Physics

Category archives for Physics

On Not Talking, for the Right Reasons

Over at Backreaction, Bee has a nice piece on our current age of virality. Toward the end, she discusses some of the ways this applies to science, specifically a quote from this Nature article about collaborative efforts to measure “big G”, and a story about a Chinese initiative to encourage collaboration. She writes of the…

Particle Physics in Western Mass.

That’s “Mass” as in Massachusetts, not the stuff associated with the Higgs field… specifically, North Adams, MA, where I’ll be this Saturday night, October 25th, at the Secret Science Club screening of Particle Fever. This will be at the MASS MoCA, tickets here. The Secret Science Club is a regular gathering in New York City…

In odd-numbered years (by the Gregorian calendar, anyway), the University of Toronto offers the John Stewart Bell Prize for Research on Fundamental Issues in Quantum Mechanics and Their Applications. This is not connected to the Jon Stewart of the Daily Show– he’s purely classical, as you can tell from the fact that there’s no “h”…

Entangled States at TED-Ed

The fourth video I wrote for TED-Ed is now live: Einstein’s Brilliant Mistake: Entangled States. The title is not just an Elvis Costello reference, but gets at the fact that while the Einstein, Podolsky, and Rosen paper was wrong in that the local hidden variable theories they favored are impossible, it turned out to be…

The Copernicus Complex by Caleb Scharf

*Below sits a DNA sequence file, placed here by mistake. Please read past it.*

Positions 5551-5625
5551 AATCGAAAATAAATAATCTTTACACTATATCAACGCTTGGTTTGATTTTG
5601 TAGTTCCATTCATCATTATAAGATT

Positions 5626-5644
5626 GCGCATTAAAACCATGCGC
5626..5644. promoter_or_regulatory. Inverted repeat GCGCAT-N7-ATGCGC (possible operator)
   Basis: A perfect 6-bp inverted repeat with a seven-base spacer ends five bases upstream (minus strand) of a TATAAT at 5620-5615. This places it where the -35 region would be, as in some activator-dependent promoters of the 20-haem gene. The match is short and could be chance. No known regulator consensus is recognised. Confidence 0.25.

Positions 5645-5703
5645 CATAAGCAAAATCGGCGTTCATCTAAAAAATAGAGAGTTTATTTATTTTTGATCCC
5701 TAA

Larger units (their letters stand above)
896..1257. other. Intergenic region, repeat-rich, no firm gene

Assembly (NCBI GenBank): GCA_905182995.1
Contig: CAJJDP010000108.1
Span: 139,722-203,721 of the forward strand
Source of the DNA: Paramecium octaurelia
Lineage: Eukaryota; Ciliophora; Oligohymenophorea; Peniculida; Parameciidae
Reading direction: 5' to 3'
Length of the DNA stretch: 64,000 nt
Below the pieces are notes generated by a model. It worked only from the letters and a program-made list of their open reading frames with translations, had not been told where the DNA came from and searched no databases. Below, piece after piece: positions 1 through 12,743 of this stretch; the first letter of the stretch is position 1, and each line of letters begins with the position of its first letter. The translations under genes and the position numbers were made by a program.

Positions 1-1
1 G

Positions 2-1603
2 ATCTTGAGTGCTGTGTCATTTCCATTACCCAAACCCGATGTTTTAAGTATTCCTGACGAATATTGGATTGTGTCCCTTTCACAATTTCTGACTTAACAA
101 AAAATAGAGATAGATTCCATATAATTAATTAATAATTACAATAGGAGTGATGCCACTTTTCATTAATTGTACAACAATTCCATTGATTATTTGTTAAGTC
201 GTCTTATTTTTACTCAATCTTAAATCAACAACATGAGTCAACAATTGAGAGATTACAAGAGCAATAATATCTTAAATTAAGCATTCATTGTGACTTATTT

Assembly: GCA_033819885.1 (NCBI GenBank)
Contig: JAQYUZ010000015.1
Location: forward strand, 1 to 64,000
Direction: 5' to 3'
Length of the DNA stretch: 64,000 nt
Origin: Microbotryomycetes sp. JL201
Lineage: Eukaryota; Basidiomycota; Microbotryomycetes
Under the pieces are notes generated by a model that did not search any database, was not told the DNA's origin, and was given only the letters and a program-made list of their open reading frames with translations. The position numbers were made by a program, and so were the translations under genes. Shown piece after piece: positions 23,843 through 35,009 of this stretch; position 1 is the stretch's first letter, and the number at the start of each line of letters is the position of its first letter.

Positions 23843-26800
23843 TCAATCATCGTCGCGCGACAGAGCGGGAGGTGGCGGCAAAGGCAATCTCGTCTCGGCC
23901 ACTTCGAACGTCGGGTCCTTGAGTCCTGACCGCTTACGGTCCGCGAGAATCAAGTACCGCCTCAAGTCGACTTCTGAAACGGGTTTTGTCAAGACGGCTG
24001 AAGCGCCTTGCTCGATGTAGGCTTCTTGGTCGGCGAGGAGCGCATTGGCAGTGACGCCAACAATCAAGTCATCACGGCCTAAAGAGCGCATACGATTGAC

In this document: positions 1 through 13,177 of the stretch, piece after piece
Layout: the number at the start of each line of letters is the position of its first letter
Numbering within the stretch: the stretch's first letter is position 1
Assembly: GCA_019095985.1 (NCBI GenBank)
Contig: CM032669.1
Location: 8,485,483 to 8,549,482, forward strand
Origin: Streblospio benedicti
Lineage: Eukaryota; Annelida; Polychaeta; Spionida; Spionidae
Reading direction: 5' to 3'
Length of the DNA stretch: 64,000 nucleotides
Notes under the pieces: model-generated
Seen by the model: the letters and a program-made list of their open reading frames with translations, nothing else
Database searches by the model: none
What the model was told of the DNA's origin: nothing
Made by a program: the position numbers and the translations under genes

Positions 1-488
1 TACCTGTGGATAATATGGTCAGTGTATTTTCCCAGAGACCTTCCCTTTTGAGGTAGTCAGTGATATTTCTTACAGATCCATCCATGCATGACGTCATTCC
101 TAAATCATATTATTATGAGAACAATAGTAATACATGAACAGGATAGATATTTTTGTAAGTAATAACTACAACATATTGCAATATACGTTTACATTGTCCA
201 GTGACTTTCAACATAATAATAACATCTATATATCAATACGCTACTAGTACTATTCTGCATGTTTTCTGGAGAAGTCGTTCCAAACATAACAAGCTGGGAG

I enjoyed Caleb Scharf’s previous book, Gravity’s Engines a good deal, so I was happy to get email from a publicist offering me his latest. I’m a little afraid that my extreme distraction of late hasn’t really treated it fairly, but then again, the fact that I finished it at all in my current state…

Schrödinger’s Cat at TED-Ed

The third of the videos I wrote for TED-Ed is now live: Schrödinger’s Cat: A Thought Experiment in Quantum Mechanics.This is using basically the same argument I outlined in this post, but with awesome animation courtesy of Agota Vegso. I’m impressed by how close the images that ended up in the video are to the…

Relativity and Baseball

It’s baseball playoff time, so sport shows are full of one of the great mysteries of the season, exemplified by this .gif (from SBNation): No, not “Raul Ibanez, really?” but “How can he make the ball go that far?” After all, even very good outfielders are lucky to reach home plate with a throw from…

Uncertain Dots 24

If you like arbitrary numerical signifiers, this is the point where we can start to talk about plural dozens of Uncertain Dots hangouts. As usual, Rhett and I chat about a wide range of stuff, including the way we always say we’re going to recruit a guest to join us, and then forget to do…

Nobel Prize for Blue LEDs

The 2014 Nobel Prize in Physics has been awarded to Isamu Akasaki, Hiroshi Amano and Shuji Nakamura for the development of blue LED’s. As always, this is kind of fascinating to watch evolve in the social media sphere, because as a genuinely unexpected big science story, journalists don’t have pre-written articles based on an early…

Nobel Season 2014

With this morning’s announcement of the 2014 Nobel Prizes in Physiology or Medicine, the annual Nobel season is upon us. I didn’t do a betting pool post this year, because when I announced last year’s winner, I was reminded that I had never paid off the prize to the previous year’s winner. So I think…